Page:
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The PEOPLE, etc., respondent, v. Ramee MCCULLUM, appellant.
OPINION & ORDER
APPEAL by the defendant from a judgment of the Supreme Court (Michael A. Gary, J.), rendered March 25, 2013, and entered in Kings County, convicting him of criminal possession of a weapon in the second degree, upon a jury verdict, and imposing sentence. The appeal brings up for review the denial, after a hearing (John G. Ingram, J.), of that branch of the defendant's omnibus motion which was to suppress physical evidence.
This appeal raises an issue of first impression: whether an occupant of a leasehold, after a warrant of eviction has been issued, retains the protections of the Fourth Amendment to the United States Constitution when a New York City Marshal tenders “legal possession” of the leasehold to a landlord without a physical eviction. We hold that it does not.
It is undisputed that at some point in 2011, the defendant came to live in a bedroom within an apartment leased by Tanzania Mosley, and shared by Mosley's husband, Bobby Taybron, and Mosley's two children. The defendant possessed both a key to the apartment and a separate key to his bedroom.
On January 26, 2012, all of the occupants of the apartment were effectively evicted by the execution of a “legal possession,” wherein a New York City Marshal (hereinafter the City Marshal) changed the locks on the apartment, rendering all the occupants “out of possession” of the apartment, yet leaving all their personal property therein.
Later the same day, two police officers on patrol were asked to investigate a claim of trespassing within the apartment. A building security guard provided the responding officers with the notice of eviction, advised them that the eviction had occurred at the apartment earlier that day, and gave the officers the keys to the apartment. However, when the officers attempted to enter the apartment using the keys, pressure from the other side of the door initially prevented the door from opening. Ultimately, the officers determined that a person was inside the apartment pushing on the door to prevent the door from being opened. That person eventually stopped pushing on the door, and the officers opened the door and saw a man, later identified as Taybron, running out the back door of the apartment. The officers chased Taybron and caught him.
After Taybron had been handcuffed, the officers returned to the apartment and conducted a further search to ensure that no one else was trespassing in the apartment. The officers searched all rooms and closets in the apartment.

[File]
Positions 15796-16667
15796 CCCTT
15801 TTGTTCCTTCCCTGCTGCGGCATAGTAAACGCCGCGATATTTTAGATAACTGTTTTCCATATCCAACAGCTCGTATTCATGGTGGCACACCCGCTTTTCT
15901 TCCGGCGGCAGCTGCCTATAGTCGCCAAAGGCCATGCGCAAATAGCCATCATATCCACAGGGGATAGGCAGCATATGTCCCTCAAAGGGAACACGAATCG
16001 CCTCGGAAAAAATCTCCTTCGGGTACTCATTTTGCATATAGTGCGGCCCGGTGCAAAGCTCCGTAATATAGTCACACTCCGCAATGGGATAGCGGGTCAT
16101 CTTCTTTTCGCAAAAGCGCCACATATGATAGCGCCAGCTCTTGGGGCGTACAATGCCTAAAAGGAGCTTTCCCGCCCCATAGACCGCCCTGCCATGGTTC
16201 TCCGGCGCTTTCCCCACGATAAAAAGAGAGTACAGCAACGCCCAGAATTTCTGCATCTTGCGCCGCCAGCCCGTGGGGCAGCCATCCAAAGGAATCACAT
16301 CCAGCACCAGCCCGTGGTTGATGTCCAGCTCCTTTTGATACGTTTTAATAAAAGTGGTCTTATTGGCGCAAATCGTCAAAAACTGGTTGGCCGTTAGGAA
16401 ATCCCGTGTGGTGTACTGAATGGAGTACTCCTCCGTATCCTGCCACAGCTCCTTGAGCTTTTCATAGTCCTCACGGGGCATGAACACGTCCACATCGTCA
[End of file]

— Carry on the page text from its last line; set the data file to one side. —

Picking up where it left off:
At a suppression hearing, Officer Caranella testified that he arrived at the lower level of the apartment to find a bedroom with its door open. Officer Caranella entered the bedroom and observed a clear plastic container with five bullets inside. He also observed a gun cleaning kit on the floor in front of the bed and a black hard plastic case, which he believed to be a gun case based upon his training and experience. When Officer Caranella opened the black hard plastic case, he found four handguns inside. He also found two additional guns on a television stand, one of which was in a clear plastic bag and the other in a blue latex rubber glove, through which the outline of the gun was visible. A seventh gun was found inside a brown box, and an eighth gun was observed next to a lamp. All the items were found in one bedroom.
When the officers asked Taybron about the bedroom, Taybron informed Officer Caranella that it was the defendant's bedroom.
The defendant moved to suppress the eight guns recovered from the bedroom. The People conceded that the defendant had a reasonable expectation of privacy in his bedroom, but that such expectation continued only up until the time of the eviction. When the defendant argued that there was not enough information on the record to establish whether the eviction was legal, the Supreme Court, upon reviewing the eviction-related paperwork, granted the People leave to reopen their case in order to introduce additional evidence regarding the legality of the eviction.
The People called Angela Drew, the rental manager for the housing complex, who testified that the occupants of the subject apartment had been evicted for failure to pay rent. She testified that the New York City Marshal's Office provided the complex with a document entitled “Marshal's Legal Possession,” which was signed by the City Marshal and stated that the landlord had legal possession of the premises as of January 26, 2012.
At the close of the hearing, the defendant continued to argue, among other things, that he retained a privacy interest in the bedroom, even after the landlord obtained legal possession, because he was entitled to retrieve any personal belongings that remained inside the apartment. He argued that the People had failed to prove the legality of the eviction since the “Marshal's Legal Possession” notice was not a judge-ordered warrant. The defendant further argued that the search was improper, given the fact that there was no need for Officer Caranella to re-enter the apartment once Taybron had been apprehended and, in any event, any search of the bedroom should have concluded after Officer Caranella saw nothing more than a clear plastic container containing five rounds of ammunition. The defendant noted that five of the eight guns recovered from the bedroom were found in closed, opaque boxes, further undermining any claim that the firearms were in plain view. For all of these, as well as additional reasons, the defendant argued that suppression was required.